HONG KONG: Asian equity markets rallied Monday as traders looked past a staggering jump in US job losses to focus on governments easing their virus lockdown measures and data showing the rate of deaths falling in some of the world’s worst-hit countries.
However, observers warned that with the outlook still murky traders could be getting ahead of themselves, while there are concerns of a second wave hitting South Korea and China, which had been slowly reopening their economies.
Official figures on Friday showed a record 20.5 million people were laid off in April, sending unemployment soaring to 14.7%, the highest since the Great Depression.
However, the reading was slightly lower than forecasts and Wall Street ended a healthy week with strong gains as focus turned to plans to lift restrictions in the US and the rest of the world that have kept billions of people stuck at home for months.
“There is hope within this labyrinth of statistical perversity,” said AxiCorp’s Stephen Innes. “The vast majority of job losers anticipate being recalled. Temporary layoffs on this scale have never happened — like almost every data point in this jobs report — and the hope is that it leads to a rather rapid return to work.”
In early trade, Hong Kong added 1.8%, while Tokyo, Sydney, Taipei and Jakarta all piled on more than one percent.
Shanghai, Wellington and Seoul each rose 0.2%, Singapore added 0.5% and Manila was up 0.7%.
Traders took heart in figures out of badly hit countries including France, Germany and the US showing death rates continuing to sink, while leaders ease up on restrictions put in place to stop the disease’s spread.
There is, however, the ever-present fear of another bout of infections.
South Korea, which had been praised for the handling of its initial outbreak, has been forced to shut all bars and clubs in Seoul after a cluster of new cases, while China on Sunday reported its first infection in more than a month in Wuhan, where the outbreak started.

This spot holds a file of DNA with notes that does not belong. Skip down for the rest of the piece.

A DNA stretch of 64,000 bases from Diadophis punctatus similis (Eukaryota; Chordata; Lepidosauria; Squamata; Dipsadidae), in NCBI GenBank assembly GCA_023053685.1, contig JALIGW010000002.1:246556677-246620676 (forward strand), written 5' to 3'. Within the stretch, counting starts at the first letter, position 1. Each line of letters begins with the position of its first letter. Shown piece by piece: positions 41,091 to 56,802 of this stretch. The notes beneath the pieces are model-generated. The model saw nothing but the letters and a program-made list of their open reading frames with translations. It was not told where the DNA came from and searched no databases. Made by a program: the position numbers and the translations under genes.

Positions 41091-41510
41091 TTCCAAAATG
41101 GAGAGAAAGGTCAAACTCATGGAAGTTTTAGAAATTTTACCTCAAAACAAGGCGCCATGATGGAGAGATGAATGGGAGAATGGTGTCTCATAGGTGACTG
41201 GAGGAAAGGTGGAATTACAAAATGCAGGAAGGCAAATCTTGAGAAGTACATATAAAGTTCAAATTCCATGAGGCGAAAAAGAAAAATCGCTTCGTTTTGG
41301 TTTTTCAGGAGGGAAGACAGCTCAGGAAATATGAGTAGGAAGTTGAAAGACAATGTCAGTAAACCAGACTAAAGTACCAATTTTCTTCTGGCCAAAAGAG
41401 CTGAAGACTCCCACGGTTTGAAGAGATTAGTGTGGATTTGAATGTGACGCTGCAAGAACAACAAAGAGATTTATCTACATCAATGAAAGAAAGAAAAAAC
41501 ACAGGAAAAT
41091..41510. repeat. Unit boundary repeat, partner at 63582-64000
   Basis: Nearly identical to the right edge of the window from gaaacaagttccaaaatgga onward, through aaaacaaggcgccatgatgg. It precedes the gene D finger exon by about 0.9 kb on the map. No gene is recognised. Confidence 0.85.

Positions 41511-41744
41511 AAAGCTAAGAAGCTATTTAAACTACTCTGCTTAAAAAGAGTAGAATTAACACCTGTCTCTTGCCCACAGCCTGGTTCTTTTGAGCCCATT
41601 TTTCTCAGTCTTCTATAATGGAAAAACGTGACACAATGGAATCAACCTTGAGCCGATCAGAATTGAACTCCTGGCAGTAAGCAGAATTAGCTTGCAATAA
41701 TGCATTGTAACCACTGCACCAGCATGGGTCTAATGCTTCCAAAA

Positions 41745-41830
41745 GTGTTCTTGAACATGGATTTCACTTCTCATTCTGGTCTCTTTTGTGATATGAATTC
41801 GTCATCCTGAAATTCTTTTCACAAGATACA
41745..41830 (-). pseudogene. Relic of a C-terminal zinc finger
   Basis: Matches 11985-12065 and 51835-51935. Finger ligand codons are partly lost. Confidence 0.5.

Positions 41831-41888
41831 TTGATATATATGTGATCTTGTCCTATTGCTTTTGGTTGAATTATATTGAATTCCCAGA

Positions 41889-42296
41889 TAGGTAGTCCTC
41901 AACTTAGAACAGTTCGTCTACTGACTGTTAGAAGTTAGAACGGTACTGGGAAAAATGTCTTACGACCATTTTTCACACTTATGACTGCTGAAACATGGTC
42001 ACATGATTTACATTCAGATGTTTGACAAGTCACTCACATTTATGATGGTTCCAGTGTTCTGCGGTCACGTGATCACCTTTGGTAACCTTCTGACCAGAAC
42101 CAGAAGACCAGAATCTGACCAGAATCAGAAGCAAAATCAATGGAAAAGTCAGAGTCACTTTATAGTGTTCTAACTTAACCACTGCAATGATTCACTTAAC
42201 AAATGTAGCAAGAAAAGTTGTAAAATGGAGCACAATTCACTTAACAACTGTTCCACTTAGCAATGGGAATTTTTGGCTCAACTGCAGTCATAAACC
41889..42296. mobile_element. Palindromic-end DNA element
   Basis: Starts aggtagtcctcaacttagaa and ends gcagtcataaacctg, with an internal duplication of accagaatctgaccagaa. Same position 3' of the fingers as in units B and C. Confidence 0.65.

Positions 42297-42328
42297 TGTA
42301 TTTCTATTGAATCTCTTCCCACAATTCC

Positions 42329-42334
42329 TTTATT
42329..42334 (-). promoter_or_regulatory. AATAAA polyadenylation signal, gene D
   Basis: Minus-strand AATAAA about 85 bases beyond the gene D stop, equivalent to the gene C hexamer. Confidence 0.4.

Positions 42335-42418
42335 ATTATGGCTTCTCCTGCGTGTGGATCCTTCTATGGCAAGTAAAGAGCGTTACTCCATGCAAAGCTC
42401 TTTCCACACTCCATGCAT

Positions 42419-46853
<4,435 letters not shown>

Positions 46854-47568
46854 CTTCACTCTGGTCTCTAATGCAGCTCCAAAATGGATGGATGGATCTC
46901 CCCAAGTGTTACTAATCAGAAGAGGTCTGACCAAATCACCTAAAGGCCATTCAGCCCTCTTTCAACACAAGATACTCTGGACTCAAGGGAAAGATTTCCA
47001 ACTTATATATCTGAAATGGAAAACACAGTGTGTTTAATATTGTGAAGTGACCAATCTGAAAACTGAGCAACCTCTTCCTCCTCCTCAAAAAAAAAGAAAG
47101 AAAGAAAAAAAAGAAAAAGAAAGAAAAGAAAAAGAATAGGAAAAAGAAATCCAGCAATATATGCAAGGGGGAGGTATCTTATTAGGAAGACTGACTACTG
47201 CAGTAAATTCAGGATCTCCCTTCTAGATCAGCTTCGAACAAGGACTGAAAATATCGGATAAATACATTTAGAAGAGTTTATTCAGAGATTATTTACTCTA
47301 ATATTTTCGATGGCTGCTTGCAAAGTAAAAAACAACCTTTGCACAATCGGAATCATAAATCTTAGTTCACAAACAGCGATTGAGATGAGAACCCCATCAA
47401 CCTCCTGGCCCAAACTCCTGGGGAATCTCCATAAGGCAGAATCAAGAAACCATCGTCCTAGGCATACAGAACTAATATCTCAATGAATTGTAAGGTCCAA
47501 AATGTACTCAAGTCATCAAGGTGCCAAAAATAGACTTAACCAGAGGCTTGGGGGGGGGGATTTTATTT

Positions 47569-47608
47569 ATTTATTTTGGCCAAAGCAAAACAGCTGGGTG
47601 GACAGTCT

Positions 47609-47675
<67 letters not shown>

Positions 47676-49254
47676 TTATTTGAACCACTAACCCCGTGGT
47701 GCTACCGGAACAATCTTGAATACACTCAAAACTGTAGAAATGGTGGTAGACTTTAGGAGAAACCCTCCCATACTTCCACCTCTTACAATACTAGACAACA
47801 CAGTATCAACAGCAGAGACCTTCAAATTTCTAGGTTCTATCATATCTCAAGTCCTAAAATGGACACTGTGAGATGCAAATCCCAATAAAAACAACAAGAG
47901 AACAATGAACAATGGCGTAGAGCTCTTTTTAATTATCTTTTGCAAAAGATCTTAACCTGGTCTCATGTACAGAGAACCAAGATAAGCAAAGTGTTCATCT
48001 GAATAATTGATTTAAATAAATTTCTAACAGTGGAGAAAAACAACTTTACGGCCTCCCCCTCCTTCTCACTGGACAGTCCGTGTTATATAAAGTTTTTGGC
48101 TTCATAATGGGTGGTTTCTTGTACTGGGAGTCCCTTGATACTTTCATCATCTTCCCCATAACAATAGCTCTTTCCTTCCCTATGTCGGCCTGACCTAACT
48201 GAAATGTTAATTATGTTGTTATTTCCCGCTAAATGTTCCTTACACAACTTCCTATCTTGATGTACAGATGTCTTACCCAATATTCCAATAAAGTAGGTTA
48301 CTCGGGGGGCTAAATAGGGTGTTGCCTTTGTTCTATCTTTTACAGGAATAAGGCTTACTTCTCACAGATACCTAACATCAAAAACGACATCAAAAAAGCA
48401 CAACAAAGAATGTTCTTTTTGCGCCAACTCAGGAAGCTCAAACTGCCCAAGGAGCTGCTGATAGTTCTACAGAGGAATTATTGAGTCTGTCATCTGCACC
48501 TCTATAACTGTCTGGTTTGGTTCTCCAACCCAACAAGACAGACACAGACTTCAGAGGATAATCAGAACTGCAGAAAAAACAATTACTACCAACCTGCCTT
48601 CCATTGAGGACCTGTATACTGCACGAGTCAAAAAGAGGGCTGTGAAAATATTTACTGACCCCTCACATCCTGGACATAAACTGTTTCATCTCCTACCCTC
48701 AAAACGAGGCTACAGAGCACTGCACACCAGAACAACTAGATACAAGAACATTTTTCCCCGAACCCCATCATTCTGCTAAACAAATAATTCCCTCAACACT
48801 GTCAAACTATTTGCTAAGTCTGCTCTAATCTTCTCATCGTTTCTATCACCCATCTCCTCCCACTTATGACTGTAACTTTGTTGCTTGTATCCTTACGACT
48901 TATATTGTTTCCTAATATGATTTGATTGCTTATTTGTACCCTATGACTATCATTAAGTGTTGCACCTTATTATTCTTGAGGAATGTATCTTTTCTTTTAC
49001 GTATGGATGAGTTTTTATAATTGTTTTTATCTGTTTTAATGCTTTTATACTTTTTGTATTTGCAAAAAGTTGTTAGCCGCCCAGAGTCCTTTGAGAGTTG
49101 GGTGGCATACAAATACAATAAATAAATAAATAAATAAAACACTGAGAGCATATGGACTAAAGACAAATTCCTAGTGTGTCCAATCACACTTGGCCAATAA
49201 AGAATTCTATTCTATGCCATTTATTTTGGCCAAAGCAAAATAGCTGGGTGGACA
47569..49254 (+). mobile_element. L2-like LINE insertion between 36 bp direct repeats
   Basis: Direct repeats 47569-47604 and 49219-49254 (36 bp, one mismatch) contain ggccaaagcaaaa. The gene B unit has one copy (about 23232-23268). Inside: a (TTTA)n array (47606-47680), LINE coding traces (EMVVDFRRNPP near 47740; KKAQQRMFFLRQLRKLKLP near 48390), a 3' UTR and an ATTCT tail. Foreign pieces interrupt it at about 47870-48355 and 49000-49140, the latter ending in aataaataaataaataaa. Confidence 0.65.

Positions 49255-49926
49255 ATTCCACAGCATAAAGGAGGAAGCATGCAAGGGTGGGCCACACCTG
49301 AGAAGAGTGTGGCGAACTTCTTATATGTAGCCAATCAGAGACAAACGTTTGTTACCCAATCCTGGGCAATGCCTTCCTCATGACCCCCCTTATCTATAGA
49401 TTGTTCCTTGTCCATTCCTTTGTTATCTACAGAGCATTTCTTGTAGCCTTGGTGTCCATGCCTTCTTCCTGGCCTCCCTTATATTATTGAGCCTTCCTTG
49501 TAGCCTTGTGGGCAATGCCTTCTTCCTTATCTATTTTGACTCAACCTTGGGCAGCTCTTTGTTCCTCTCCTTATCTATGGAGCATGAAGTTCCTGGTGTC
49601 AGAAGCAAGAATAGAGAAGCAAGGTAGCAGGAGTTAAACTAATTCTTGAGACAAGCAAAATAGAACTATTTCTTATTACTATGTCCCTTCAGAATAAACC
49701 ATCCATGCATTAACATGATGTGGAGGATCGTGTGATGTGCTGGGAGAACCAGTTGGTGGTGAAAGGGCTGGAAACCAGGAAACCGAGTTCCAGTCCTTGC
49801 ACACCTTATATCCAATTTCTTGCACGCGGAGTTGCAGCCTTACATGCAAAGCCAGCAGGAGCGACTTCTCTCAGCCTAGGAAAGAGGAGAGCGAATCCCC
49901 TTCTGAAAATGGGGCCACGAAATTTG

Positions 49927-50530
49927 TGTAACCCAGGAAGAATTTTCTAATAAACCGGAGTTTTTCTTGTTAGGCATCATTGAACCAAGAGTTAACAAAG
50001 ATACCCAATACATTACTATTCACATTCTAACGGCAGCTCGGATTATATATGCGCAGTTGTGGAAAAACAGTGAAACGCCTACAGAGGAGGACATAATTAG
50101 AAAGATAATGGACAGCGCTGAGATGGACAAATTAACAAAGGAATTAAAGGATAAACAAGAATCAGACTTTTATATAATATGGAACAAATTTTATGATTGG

And in Germany, at least one district had to reimpose restrictions after an outbreak at a meat processing plant. Also, the latest data out of the country indicated the infection rate was rising again.
“With lockdowns being eased across Europe and Australasia, as well as the USA, and the rate of people dying falling in many countries, markets will likely ignore the threat of COVID-19 part two, staying with the momentum of the peak-virus trade,” he said in a note.
And Tapas Strickland of National Australia Bank remained upbeat as economies grind back to life after months of near standstill that is widely expected to have caused a global recession.
“A sharp pick-up in economic activity is being priced by markets, and should occur as long as there is no second wave of infections that necessitates the re-implementation of containment measures,” he said.
“Markets are thus likely to be increasingly sensitive to the track of new COVID-19 cases in countries that have begun to ease restrictions. Progress on a vaccine/effective treatment would also be a game changer.”
The improving sentiment lifted high-yielding, riskier currencies against the dollar, with the South Korean won, South African rand and Australian dollar among the best performers.
But, with markets having soared from their March lows, there are concerns that the rally may have run too far, considering the uncertainty about how quickly economies can bounce back.
Bob Baur at Principal Global Investors LLC said: “Because so much future growth and uptrend potential is priced in, we expect a period of relapse and consolidation through June.”
Oil prices slipped on profit-taking after surging last week on hopes for a pick-up in demand and as inventories begin to fall and producers slash output.
“While price action is bound to be choppy as economies try to move out of lockdowns, it is probably safe to say that traders have planked a base on oil prices,” added Innes. “Oil fundamentals are showings signs of improvement by the week.”